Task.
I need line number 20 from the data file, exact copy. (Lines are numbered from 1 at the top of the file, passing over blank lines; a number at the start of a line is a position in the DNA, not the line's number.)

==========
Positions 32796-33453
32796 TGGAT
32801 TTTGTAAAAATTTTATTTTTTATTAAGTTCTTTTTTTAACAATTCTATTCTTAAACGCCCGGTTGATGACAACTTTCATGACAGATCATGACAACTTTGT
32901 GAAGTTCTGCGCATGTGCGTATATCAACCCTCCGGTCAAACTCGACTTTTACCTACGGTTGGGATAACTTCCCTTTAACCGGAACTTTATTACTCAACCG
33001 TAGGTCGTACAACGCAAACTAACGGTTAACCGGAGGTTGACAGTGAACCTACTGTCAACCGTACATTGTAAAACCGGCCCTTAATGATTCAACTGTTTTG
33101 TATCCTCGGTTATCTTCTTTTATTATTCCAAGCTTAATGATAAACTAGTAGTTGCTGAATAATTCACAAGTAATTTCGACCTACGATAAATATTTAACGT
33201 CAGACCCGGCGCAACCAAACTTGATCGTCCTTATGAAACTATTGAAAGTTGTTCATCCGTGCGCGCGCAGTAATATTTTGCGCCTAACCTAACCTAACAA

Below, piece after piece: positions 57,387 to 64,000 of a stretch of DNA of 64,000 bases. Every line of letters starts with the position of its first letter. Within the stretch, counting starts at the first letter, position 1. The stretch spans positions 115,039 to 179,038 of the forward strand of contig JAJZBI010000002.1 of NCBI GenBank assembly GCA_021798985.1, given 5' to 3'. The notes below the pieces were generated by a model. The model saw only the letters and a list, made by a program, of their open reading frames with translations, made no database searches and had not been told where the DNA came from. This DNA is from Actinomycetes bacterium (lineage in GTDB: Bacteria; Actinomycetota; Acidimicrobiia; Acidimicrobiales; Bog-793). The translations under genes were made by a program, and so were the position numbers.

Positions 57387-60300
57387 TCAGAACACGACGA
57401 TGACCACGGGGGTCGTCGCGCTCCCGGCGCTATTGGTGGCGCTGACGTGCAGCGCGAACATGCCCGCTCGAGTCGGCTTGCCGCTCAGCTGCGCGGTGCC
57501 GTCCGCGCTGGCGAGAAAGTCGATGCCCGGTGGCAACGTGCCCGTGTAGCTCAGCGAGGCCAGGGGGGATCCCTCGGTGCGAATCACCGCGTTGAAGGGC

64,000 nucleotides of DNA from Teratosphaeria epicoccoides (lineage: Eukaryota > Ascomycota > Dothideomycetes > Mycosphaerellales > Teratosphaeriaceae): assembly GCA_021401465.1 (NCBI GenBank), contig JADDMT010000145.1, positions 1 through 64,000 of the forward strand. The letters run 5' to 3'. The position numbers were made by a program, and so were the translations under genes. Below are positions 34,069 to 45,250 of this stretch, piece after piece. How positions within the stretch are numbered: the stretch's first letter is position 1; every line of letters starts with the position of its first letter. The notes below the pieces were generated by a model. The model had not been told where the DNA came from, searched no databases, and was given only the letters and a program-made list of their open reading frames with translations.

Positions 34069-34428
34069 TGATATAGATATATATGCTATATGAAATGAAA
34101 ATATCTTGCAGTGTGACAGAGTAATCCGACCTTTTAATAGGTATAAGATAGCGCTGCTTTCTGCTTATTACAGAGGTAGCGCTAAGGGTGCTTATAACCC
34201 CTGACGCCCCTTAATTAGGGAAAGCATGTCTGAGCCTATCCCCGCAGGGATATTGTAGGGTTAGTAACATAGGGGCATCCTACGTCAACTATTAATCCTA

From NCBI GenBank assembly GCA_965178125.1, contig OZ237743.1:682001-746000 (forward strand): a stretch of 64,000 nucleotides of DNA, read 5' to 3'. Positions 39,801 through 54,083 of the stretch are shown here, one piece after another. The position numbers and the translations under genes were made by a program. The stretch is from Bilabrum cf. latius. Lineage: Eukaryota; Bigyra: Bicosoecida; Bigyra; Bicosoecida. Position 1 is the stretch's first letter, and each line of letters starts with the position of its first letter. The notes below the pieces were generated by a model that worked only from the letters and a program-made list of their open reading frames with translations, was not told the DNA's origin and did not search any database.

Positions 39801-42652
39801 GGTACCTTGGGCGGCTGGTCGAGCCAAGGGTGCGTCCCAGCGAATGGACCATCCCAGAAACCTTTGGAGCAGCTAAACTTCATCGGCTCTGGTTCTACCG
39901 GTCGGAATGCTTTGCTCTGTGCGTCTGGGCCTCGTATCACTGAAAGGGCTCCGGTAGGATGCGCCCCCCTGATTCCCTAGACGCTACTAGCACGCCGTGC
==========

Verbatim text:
39801 GGTACCTTGGGCGGCTGGTCGAGCCAAGGGTGCGTCCCAGCGAATGGACCATCCCAGAAACCTTTGGAGCAGCTAAACTTCATCGGCTCTGGTTCTACCG